Tommyrot: Tom Suozzi Does the Holy Sacrament of Extreme Disf-Unction (The Mournful Coda in a Two Act Tragedy)
Eliot Spitzer has pulled off a neat trick. In a party seemingly more and more driven by its most ideological activists, he has been embraced wholeheartedly by the party’s left wing, even though all evidence indicates he’s a Bill Clinton type, neo-liberal, new Democrat. Part of this success stems from the perception that his primary opponent, Tom Suozzi, is consistently to his right on social issues.
But is it really so?
To the extent that the positions of the candidates would result in substantive differences in public policy as actually implemented, the answers range from “not very true” to “almost exactly the opposite is actually the case”. But, put on the defensive, Suozzi was unwilling or unable to convey the truth to the party base, especially the liberals most likely to respond to his message of “reform”. Having been seen as failing to pass the litmus tests required for admission to consideration, Suozzi’s campaign was doomed from the start. Since the ability to communicate one’s agenda (or, when necessary, to obscure it) is a political skill of considerable value to a Governor, perhaps this alone justifies the drubbing Suozzi is about to suffer.
It's been a tough week for Republicrat Morshed Alam, who is Democrat Rory Lancman's opponent for the open 25th District State Assembly seat in Queens. First, he got caught using a non-union printer for his lit and posters, even though the lit in question touts his being a DC37 member and claims he "Supports labor's right to organize and for their members to be treated with dignity and respect." I guess that doesn't apply to workers in the printing trade. Then the New York Observer caught him fabricating endorsements. The reporter's conversation with Councilman Leroy Comrie is particularly funny ("He's been calling me and begging me and calling me and asking me and calling me and asking me."). Then the Queens Tribune outed Alam as also running on the Republican line (understandably, Alam was "reluctant" to discuss his Republican endorsement). And finally Alam's campaign finance filing showed him with barely $14,000 on hand. (Rory Lancman filed with over $78,000 on hand). Like I said, it's been a tough week for Morshed.
County lawyers with Jeff Feldman sitting among them in State Supreme Court, will begin working this week in an effort to knock independent candidates off the ballot.
Here’s what I believe the State Supreme Court must rule.
If the Board of Elections cannot provide unequivocal evidence to refute the possibility that its computers and its data-base have been compromised, no candidate may be removed from the ballot on the basis of information found in those computers. Furthermore, even if it can be established categorically that no information has been altered or deleted, if the data-base has been breached, possibly giving an unfair advantage to the candidates bringing challenges, the Court should rule against those challenges.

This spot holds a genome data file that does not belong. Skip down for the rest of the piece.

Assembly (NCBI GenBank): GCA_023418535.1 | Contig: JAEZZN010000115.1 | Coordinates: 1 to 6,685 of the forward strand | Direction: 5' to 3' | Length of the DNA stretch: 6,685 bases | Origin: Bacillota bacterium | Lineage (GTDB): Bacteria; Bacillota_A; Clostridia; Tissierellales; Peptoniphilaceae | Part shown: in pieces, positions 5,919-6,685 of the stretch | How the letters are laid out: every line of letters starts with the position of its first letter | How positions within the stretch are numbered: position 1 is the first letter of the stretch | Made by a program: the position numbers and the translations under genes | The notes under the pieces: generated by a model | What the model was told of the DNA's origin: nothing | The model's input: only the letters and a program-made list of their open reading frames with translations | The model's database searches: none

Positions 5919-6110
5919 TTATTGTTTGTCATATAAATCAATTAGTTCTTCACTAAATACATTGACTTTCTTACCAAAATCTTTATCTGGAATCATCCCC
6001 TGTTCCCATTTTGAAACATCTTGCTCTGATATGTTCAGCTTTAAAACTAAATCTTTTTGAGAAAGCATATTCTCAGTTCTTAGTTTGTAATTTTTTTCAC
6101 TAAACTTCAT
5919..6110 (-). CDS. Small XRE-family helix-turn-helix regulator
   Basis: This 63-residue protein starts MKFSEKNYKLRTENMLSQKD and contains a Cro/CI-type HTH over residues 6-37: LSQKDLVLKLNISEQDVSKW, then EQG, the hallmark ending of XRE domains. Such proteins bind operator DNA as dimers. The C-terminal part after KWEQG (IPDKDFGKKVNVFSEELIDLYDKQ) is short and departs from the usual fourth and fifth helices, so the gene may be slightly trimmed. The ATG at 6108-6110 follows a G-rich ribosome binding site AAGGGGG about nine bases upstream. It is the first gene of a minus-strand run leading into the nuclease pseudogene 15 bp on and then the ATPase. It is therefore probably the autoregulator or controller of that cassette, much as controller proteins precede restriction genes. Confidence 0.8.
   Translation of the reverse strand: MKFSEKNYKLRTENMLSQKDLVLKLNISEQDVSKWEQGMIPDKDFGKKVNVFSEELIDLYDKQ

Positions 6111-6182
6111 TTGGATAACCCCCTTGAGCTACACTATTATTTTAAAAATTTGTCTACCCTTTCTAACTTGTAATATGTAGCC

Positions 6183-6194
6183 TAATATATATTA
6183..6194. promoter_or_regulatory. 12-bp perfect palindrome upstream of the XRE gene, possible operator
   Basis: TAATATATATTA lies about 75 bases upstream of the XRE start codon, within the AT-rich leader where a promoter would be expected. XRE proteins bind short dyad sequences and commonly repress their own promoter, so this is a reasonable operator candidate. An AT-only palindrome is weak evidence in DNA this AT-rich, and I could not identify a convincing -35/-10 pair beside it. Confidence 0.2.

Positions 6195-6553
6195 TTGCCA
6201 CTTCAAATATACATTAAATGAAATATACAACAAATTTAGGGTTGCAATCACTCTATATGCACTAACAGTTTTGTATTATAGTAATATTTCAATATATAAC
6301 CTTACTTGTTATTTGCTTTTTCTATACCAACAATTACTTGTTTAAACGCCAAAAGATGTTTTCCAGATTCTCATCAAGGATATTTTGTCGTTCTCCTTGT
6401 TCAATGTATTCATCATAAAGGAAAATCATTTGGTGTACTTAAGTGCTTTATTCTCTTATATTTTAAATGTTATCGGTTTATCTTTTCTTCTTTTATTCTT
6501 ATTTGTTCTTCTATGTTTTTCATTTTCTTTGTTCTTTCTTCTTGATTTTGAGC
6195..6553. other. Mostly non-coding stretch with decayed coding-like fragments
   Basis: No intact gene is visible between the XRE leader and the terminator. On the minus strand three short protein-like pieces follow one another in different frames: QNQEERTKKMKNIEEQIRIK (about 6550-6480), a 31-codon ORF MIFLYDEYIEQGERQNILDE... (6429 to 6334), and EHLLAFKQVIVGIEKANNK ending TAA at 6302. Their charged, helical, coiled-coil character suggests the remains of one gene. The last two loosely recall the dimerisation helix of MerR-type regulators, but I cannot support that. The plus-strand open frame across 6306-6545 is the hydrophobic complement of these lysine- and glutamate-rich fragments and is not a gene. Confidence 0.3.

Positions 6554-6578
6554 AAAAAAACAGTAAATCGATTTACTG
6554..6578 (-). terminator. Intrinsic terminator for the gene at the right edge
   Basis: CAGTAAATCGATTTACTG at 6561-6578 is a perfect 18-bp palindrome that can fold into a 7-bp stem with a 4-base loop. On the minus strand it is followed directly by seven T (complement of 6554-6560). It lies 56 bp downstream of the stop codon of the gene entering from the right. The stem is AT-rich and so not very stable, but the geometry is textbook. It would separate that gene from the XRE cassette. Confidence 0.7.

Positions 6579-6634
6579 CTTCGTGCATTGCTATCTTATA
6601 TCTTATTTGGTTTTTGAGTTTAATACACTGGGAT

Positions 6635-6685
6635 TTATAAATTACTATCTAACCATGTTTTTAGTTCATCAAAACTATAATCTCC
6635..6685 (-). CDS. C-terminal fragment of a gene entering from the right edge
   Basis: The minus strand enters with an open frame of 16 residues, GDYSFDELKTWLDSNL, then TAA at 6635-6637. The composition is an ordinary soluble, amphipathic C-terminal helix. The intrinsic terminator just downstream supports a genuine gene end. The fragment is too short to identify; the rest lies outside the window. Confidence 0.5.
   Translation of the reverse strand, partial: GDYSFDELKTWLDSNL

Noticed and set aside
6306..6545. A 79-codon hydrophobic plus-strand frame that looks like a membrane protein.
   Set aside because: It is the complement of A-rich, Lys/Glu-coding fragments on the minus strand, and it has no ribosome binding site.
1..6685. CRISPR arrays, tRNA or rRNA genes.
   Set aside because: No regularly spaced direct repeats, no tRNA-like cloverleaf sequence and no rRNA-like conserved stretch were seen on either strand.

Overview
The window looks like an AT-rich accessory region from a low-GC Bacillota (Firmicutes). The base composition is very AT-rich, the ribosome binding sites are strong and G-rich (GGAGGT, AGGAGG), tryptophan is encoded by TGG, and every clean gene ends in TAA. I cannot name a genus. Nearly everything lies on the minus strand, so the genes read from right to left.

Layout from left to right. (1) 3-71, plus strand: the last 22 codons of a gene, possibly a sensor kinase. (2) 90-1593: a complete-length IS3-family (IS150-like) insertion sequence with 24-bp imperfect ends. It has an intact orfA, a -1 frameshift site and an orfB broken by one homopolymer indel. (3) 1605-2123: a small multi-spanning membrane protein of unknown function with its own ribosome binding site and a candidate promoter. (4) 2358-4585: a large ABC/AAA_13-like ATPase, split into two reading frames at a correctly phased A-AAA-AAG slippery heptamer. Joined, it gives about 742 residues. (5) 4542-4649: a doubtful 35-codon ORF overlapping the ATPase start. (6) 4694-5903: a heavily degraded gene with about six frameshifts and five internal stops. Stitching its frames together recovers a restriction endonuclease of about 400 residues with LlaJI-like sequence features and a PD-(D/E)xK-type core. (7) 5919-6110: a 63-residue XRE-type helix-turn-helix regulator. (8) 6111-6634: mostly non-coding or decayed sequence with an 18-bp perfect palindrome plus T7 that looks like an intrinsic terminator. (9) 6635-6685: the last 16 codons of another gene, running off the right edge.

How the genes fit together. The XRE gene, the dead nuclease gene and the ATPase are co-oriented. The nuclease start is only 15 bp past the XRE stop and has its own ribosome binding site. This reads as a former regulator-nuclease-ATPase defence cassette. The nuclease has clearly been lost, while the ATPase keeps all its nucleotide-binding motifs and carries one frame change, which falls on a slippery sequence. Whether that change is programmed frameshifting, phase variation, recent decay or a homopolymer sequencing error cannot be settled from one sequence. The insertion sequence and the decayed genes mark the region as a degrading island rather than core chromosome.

By now, most of you who read my columns here, probably know a few things about me, and about who I am, who I try to be, and where I come from. Plus, you can always click on my profile here on Room Eight if you are more curious. I was born into politics; my father was a left-wing activist. Somewhere around the mid-point of the 20th century (around 1953/I think), Iran’s democratically elected government was overthrown. The Prime Minister (Mossadegh) was ousted. History widely accepts that the United States was involved through the use of its Central Intelligence Agency (C.I.A.). The Shah of Iran was then re-installed as head of that country. He was later viewed as an American puppet who ruled with an iron-fist. Even then it was about OIL.
Is New York City the best place to be poor? If the measure of quality of life for the poor and troubled is the number of people hired to provide them with services, it certainly appears, at first glance, to be one of the best places. Or at least it should be.
In 2004, according to data from the Governments Division of the U.S. Census Bureau attached to a prior post here, the City of New York employed 278 persons in “public welfare” agencies for every 100,000 residents. The national average was 93; the rest of New York State averaged 231 and New Jersey averaged 121. Much of the social service work in the city, however, is actually done by private, mostly non-profit agencies in the Social Assistance sub-sector which, according to the current industry classification system, “provide a wide variety of social assistance services directly to their clients.” According to covered employment (ES202) data for the second quarter of 2005, New York City had 1,857 people employed in this sub-sector for every 100,000 residents. The national average was 708; the rest of the New York State averaged 1,048 and New Jersey averaged 730.
I was pretty surprised when a friend IMed me last night with the news that The Times endorsed Ned Lamont for Senate. He's a huge Lamont supporter and was thrilled.
I've had some mixed feelings about this race, although I started having bad thoughts towards Joe when he announced he'd run as an independent if he lost the primary (a point the Times did not mention).